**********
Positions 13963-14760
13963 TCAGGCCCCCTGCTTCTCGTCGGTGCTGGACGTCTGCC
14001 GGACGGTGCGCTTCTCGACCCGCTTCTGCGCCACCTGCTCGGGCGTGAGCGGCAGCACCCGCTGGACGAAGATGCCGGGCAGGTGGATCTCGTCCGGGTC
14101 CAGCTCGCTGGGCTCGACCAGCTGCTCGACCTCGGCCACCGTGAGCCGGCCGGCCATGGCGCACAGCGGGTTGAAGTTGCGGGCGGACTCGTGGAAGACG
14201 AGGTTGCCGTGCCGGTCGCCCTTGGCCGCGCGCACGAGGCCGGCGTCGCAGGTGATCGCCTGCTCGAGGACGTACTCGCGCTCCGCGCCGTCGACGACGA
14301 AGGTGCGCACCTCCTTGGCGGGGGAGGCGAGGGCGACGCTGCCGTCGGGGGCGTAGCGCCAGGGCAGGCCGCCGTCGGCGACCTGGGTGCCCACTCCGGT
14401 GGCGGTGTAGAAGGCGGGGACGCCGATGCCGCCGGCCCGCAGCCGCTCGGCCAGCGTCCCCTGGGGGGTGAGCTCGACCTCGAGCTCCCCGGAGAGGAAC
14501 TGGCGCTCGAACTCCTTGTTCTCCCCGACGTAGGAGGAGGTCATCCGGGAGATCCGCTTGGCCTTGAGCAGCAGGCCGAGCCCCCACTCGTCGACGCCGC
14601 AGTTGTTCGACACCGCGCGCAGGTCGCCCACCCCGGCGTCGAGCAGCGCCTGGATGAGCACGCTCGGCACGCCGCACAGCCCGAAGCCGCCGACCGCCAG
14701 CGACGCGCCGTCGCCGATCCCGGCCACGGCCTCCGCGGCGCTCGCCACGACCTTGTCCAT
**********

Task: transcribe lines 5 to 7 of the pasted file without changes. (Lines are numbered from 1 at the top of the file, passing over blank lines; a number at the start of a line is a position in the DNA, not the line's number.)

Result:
14201 AGGTTGCCGTGCCGGTCGCCCTTGGCCGCGCGCACGAGGCCGGCGTCGCAGGTGATCGCCTGCTCGAGGACGTACTCGCGCTCCGCGCCGTCGACGACGA
14301 AGGTGCGCACCTCCTTGGCGGGGGAGGCGAGGGCGACGCTGCCGTCGGGGGCGTAGCGCCAGGGCAGGCCGCCGTCGGCGACCTGGGTGCCCACTCCGGT
14401 GGCGGTGTAGAAGGCGGGGACGCCGATGCCGCCGGCCCGCAGCCGCTCGGCCAGCGTCCCCTGGGGGGTGAGCTCGACCTCGAGCTCCCCGGAGAGGAAC